When you enter the Aeronaut from the street there are very few clues that this brewpub is *very* different. The main bar and brewery area is pretty standard brewpub however go through to the back and you’ll step outside into an amazing outdoor beer garden. There’s a quirky carnival theme going on with gaudily decorated booths lining all three sides. Each booth is unique and named for a typical English fairground attraction.
Back in the pub, off to one side, is another room which is the indoor ‘big top’. Here circuses are performed on a regular schedule. It’s not a lions and tigers, oh my, kind of show. More of a close quarters kind of thing with aerialists, contortionists, acrobats, jugglers, magicians, etc. The evening show contains off-color humor and slightly risque Burlesque elements, in keeping with a drunken audience, so is open to over-18s only. However there are plans to perform matinee shows suitable for kiddies. Check the website for dates and tickets.
The Aeronaut’s microbrewery is one of three started by Brighton-based Laine Pub Company. The other two are at the original Brighton site, The North Laine, and a third has opened in London’s East End at the People’s Park Tavern in Hackney.
There appear to be 4 or 5 core ales in the Laine lineup: Laine’s Best bitter, an ESB; a Porter; an IPA; and Crazy 8, a Black IPA – pretty standard stuff. There are also some specials and seasonals, like Hooker – commemorating 6 Nations Rugby, and Copa – for the soccer World Cup.
We tried the Porter and dark IPA – both OK but not memorable. The food however was very good. Respectable beer, good food, and a circus makes this a worthwhile trip on its own. We hope to return soon for the full experience.
The George & Dragon is the exact opposite of the Aeronaut: a very traditional pub in a beautifully renovated historic 18th century coaching inn. There’s no gaudy theatrics here, neither is there any attempt at hipster-modern, faux-industrial chic, stainless steel and glass, a la the 0° brewpub chain.
It’s just dark wood nooks & crannies, comfy seating, and all the way in back is the gorgeous Victorian bar featuring twin 6 foot tall art nouveau light statues on each corner. Behind the bar, at the very back of the pub, is the brewery. It sits in a brilliant white ceramic-tiled alcove with gleaming copper and stainless steel brewing vessels. Bringing together elements spanning the 18th to 21st centuries, the George & Dragon pub, and its Dragonfly brewery, is one of the most skillful uses of a historic space I have ever seen.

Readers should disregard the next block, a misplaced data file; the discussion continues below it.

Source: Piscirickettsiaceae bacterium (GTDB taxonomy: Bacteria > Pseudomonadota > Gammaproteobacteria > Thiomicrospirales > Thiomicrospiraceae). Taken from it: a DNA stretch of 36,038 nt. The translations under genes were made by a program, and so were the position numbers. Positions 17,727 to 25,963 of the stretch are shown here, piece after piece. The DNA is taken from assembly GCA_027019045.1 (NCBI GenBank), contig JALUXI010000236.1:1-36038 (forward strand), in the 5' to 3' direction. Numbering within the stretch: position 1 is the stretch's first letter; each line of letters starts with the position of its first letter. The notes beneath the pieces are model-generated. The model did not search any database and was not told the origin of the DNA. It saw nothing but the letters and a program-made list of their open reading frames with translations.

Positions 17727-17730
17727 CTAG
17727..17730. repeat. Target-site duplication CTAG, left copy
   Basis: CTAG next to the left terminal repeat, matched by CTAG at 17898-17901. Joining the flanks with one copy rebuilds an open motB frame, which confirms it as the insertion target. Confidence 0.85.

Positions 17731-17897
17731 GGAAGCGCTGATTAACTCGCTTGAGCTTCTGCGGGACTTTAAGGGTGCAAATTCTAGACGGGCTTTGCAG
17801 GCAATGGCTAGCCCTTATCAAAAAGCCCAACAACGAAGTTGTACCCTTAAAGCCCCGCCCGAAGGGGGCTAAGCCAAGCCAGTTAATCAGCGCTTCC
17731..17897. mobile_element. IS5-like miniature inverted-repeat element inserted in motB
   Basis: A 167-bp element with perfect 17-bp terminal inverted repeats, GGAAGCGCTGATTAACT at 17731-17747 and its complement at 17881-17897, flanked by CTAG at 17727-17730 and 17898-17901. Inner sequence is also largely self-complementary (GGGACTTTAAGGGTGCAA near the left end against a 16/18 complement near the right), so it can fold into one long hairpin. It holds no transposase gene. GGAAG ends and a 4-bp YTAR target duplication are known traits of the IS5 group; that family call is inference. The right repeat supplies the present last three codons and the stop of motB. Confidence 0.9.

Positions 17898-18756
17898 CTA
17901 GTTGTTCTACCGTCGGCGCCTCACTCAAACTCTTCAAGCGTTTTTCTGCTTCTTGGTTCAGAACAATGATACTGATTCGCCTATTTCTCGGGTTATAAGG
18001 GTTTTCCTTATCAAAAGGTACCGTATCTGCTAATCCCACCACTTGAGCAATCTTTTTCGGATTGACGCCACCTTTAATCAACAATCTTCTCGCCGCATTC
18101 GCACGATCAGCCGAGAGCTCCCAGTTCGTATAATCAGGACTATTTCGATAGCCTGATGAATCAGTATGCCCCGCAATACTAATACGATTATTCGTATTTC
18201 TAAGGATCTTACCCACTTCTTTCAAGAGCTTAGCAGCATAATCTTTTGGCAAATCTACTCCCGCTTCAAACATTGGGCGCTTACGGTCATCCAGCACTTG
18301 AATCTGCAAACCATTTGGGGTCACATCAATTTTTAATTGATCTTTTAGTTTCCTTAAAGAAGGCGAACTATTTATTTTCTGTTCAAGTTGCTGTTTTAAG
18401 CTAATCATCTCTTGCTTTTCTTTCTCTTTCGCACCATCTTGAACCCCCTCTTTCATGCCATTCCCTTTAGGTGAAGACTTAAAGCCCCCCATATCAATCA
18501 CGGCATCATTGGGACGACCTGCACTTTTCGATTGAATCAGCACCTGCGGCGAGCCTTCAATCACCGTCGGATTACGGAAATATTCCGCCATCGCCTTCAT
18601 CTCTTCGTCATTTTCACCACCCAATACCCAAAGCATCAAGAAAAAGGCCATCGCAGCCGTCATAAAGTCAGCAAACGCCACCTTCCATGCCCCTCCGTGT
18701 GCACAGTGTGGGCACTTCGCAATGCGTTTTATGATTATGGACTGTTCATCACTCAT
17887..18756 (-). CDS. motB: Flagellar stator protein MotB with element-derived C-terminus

Mr & Mrs Fueled by Beer started off their Ealing Beer Festival day with brews from Dragonfly, loved them, and so had high expectations for our visit to the source. And we were not disappointed. A very solid lineup awaited us on the handpumps and our pick for the day was the 2 o’clock Ordinary, a bitter that was anything but ordinary. This rivalled some of my all-time favorite pale ales from Seattle, Portland and San Francisco.
As a food destination I think it’s fair to say the George & Dragon is more of a lunchtime spot. Sandwiches on weekdays and Sunday roast on, well, Sundays. Dinner options are limited to bar snacks or some pub favorites like bangers n mash, fish n chips – that’s pretty much it.
However the beer – oh the beer – this is why any visit to west London would not be complete without including a trip to Dragonfly Brewery. The beer is that good.
Here are some photos from our trip…